So…how to create a huge and festering mess…

Tom
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Tom

Doug, have mercy. If you keep this up I’m probably going to pass a kidney.

Ihaveaquestion
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Ihaveaquestion

I do hope you are well Pastor Wilson, what is your take on the validity of The Zeitgeist Film, The movie, “The God Who Wasn’t There”, and the Christ myth theory in their portrayal of the Historic Christian Faith? Thank You.

Ian Miller
Member

I very much appreciate these paired satires. I wish more people were aware that there is nothing new under the sun…

Bibcnsl
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Bibcnsl

Among other things, these posts demonstrate how dangerous it is to attempt to develop a method of helping individuals who have been raped, apart from the Bible. The secular approach and the biblical approach simply do not mix. The differences are not accidental but essential, as shown by the differences in vocabulary and methodology. For example, the secular approach to dealing with this subject is to put forward the following rule: Anyone who claims to have been raped must be believed (even wording it this way is considered triggering). It must be vigorously defended that “people do not lie about… Read more »

denise njim
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denise njim

Next we should hear from Lot’s daughters and Noah’s son Ham.

Jerrod Arnold
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Jerrod Arnold

Sorta strange how few comments there are on this post compared to the previous one. Wonder why that is….

adad0
Member

Clinton Fatigue.

nathantuggy
Member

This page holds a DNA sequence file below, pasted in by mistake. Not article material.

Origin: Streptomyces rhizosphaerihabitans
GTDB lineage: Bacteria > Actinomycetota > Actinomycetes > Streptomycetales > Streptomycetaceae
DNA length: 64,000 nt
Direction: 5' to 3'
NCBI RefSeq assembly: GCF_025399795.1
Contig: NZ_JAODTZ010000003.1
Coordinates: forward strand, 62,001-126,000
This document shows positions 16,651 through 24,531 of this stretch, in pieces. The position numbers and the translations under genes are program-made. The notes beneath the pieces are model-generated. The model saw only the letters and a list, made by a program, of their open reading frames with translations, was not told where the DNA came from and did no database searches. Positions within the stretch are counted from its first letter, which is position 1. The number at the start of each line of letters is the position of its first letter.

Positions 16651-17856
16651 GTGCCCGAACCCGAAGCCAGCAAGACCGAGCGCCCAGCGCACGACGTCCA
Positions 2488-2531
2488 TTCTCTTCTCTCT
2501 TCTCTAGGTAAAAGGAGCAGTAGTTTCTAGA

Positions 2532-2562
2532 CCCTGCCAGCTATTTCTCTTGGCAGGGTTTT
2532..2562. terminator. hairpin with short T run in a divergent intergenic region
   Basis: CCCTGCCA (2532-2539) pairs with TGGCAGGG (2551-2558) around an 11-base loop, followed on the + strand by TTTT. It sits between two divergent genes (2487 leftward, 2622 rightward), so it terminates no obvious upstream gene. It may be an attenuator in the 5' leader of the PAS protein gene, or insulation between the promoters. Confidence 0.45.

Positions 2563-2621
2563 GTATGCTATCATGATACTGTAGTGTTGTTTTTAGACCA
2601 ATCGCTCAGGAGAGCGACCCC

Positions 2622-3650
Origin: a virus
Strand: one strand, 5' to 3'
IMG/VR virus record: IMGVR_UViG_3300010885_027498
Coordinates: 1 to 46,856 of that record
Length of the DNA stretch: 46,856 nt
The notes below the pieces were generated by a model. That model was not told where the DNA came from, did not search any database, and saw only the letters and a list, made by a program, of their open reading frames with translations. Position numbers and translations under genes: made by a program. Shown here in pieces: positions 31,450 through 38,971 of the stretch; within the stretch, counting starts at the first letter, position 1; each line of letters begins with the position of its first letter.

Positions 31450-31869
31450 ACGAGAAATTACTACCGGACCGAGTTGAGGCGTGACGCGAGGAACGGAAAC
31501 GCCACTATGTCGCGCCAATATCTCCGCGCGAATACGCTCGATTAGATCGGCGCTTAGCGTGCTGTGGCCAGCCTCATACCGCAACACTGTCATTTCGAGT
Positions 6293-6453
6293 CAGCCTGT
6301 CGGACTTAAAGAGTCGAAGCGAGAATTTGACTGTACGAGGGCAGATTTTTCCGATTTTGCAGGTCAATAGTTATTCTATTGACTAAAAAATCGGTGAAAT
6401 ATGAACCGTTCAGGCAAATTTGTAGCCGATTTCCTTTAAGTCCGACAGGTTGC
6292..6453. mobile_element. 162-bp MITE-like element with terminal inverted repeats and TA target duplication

And so far not even one has actually criticized our host for his insensitivity to all the male victims of real abuse that might read this.

Of course, as all good feminists know deep down inside, that’s because there aren’t any. There’s no point white-knighting for a group that simply doesn’t exist.

insanitybytes22
Member

LOL! Okay, let me criticize Wilson for his obvious insensitivity toward male victims of real abuse! How is poor Joseph supposed to feel reading something like this?

All men are not Amnon, but out in the culture, at least within feminism, all men are Amnon. That’s a heavy weight to bear, not exactly fair. So all men become what we would call “co-abusers,” men having nothing to do with anything bad that may have happened, but “co-abusers” just the same.

Conserbatives_conserve_little
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Conserbatives_conserve_little

The problem with this post is that it assumes the reader is familiar with the story. For those who have ne Er read this story, Absalom kills Amnon for raping Tamar.

ashv
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ashv

Anybody else remember Jay Ward’s “Fractured Fairytales”?

Christa MacDonald
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Christa MacDonald

Y’know, as entertaining as this is, it wasn’t written with the same scathing tone as the first post. Amnon’s just a clueless good ol’ boy. I guess Wilson saves his sharpest, and most critical wit for the ladies.

insanitybytes22
Member

“Amnon’s just a clueless good ol’ boy.”

I did not get that impression from this post. I think it’s more painful to look at and that comes through in the writing of it. I’m actually rather grateful that Wilson does reserve his “sharp wit for the ladies,” because that’s a far gentler approach.

Also, I was reminded of the rather ominous tone in the last sentence, “He came up and shook my hand. “Don’t worry about it,” he said.”

And than they murdered him outright. Amnon loses his life over this incident. Murder is not exactly rape apology.

Daniel Fisher
Member

You did catch that Wilson’s entire point was to excoriate him specifically because he was being a clueless good ol’ boy, no?

I’m curious – if you think this satirical critique was not so scathing as the former, what specifically might you have added to make it as sharp and critical and scathing as the tone he used for Potiphar’s wife?

John Peterson
Guest
John Peterson

What?! No “comments” from N.P. or others rejoicing in this act of truthful vulnerability? Could this be an appeasement to the other post?